Texas Crime Stoppers

Texas Crime Stoppers organizations are community-based partnerships formed by dedicated citizens, law enforcement, and the media. They work together toward a common goal: the reduction of crime and the arrest and conviction of criminals and fugitives statewide. Local Crime Stoppers organizations are designed to serve as a vehicle for citizens to relay criminal information to law enforcement agencies while remaining anonymous. Since inception in 1981, Texas Crime Stoppers has grown from 8 certified organizations to approximately 150 certified community and campus organizations. These organizations are run by dedicated volunteers, making it a cost effective tool in preventing and solving crime.

Local Crime Stoppers organizations are designed to achieve citizen interest and involvement in three ways:

  1. Anonymity;
  2. Establishing reward systems that pay for information leading to the arrest or charges filed on persons involved in crimes, and
  3. Selecting an unsolved “Crime of the Week” featured by reenactment in nightly television news broadcasts, radio spots, and newspaper articles.

Certified Community Organizations

Comprised of a 15 to 25 member civilian board of directors, broadly representing the community, oversees general organizations operations and administers funds received through public contributions. The board may perform some or all  of  the following duties: set policies which establish and regulate the organization; raise funds to pay rewards and cover administrative costs; set payment schedules and methods, and act as trustee of funds contributed by citizens, businesses, and service groups in the community. Generally, the treasurer is designated to arrange reward payments for tipsters.

A law enforcement officer is designated as the Coordinator by the participating law enforcement agency. The Coordinator is responsible for overseeing the day-to-day organization operations and serves as liaison between the law enforcement agency, the board of directors, and media outlets. Other law enforcement officers may be assigned to assist the Coordinator with daily organization operations, if needed.

Campus Organizations

An increase in crime and violence on our university and public school campuses prompted forming campus Crime Stoppers organizations in Texas. In an effort to empower the academic community, Campus Crime Stoppers has been established to provide an alternative means to solving and reducing crime in schools.

Campus Crime Stoppers can help PREVENT potentially dangerous and illegal activity from taking place at school. Reports of bullying, cyberbullying, self-inflicted harm (suicide), vandalism, sexual misconduct, stolen property, drugs, and weapons can all be reported through the tip lines. Texas Crime Stoppers has created a way to overcome fear and apathy by paying cash rewards and guaranteeing anonymity.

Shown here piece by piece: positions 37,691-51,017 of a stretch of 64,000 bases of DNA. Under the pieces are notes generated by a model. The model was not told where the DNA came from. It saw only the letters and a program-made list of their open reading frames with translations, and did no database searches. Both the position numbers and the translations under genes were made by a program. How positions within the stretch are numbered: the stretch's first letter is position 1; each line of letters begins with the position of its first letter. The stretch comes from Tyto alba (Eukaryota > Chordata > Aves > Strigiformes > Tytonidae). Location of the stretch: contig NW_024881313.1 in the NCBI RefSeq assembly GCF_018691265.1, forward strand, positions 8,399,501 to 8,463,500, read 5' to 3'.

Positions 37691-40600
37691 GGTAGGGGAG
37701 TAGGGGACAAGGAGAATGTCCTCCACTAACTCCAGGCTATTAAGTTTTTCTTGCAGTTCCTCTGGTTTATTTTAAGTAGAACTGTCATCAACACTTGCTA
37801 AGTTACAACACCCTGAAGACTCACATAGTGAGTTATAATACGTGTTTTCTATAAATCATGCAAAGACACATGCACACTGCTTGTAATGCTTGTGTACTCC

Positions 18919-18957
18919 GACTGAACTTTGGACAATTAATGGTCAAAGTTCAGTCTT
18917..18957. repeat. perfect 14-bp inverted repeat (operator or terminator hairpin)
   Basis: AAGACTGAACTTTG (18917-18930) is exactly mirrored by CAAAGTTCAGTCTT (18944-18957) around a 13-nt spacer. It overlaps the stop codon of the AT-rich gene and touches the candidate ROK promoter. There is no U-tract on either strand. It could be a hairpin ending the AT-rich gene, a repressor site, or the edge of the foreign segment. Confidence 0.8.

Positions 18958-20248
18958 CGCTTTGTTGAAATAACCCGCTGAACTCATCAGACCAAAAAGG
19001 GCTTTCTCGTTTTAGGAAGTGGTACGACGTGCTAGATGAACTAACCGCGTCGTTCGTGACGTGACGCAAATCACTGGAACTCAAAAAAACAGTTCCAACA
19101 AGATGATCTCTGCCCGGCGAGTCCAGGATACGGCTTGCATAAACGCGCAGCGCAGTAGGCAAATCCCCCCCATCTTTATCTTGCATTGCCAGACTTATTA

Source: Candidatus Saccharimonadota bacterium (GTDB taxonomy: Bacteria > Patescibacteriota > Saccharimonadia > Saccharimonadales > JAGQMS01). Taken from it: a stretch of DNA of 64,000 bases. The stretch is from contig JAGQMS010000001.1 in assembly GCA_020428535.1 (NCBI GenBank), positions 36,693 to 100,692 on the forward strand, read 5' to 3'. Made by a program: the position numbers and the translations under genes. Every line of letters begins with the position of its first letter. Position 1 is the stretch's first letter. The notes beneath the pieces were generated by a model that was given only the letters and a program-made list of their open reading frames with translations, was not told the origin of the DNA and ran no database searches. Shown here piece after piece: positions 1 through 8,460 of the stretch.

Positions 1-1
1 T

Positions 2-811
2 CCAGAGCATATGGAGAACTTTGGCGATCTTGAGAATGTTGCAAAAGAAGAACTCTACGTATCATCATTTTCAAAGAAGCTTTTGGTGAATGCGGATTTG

There are two ways a campus program can be established and operated in Texas:

  1. As an umbrella program (with bylaws) of an existing community Crime Stoppers program, preferably one that is certified by the Texas Crime Stoppers Council, or
  2. As an independent 501(c)(3) non-profit corporation consistent with the above referenced law and certified by the Texas Crime Stoppers Council.

About Texas Crime Stoppers State Team

The Texas Crime Stoppers team at the Office of the Governor is a dynamic unit dedicated to providing support and assistance to over 2000 volunteers and law enforcement coordinators across Texas. Passionate and motivated, the state team provides a series of services to Texas Crime Stoppers Organizations including; oversight and technical assistance to community and campus organizations, manages Crime Stoppers Assistance Funds, plans and facilitates annual Crime Stoppers training courses and conferences, provides customized training and support to organizations upon request; and aids in building unity across all organizations throughout the state via social media and communication initiatives.

About Texas Crime Stoppers Council

In the spring of 1981, the 67th Texas Legislature passed H.B. 1681 creating the Crime Stoppers Council within the Criminal Justice Division of the OOG to promote the establishment of local Crime Stoppers organizations throughout the state. The council consists of five members appointed by the governor to four-year terms. Since its inception, Texas Crime Stoppers has grown from eight certified organizations to nearly 150 certified organizations in operation today, serving in both communities and school campuses throughout Texas.

About Department of Public Safety Partnership and Organizations

In addition to their community and campus organizations across the state, the Texas Crime Stoppers team at the Office of the Governor has a partnership with the Texas Department of Public Safety “Most Wanted Programs.” These programs identify most wanted fugitives and sex offenders in Texas. Since 2014, the number of Texas DPS partnership programs have grown to include Texas Stash House Rewards, Texas Fallen Hero Rewards and Unique Incidents Reward offerings (i.e. explosive package case, I-35 rock throwing, Governor’s Mansion fire, etc.)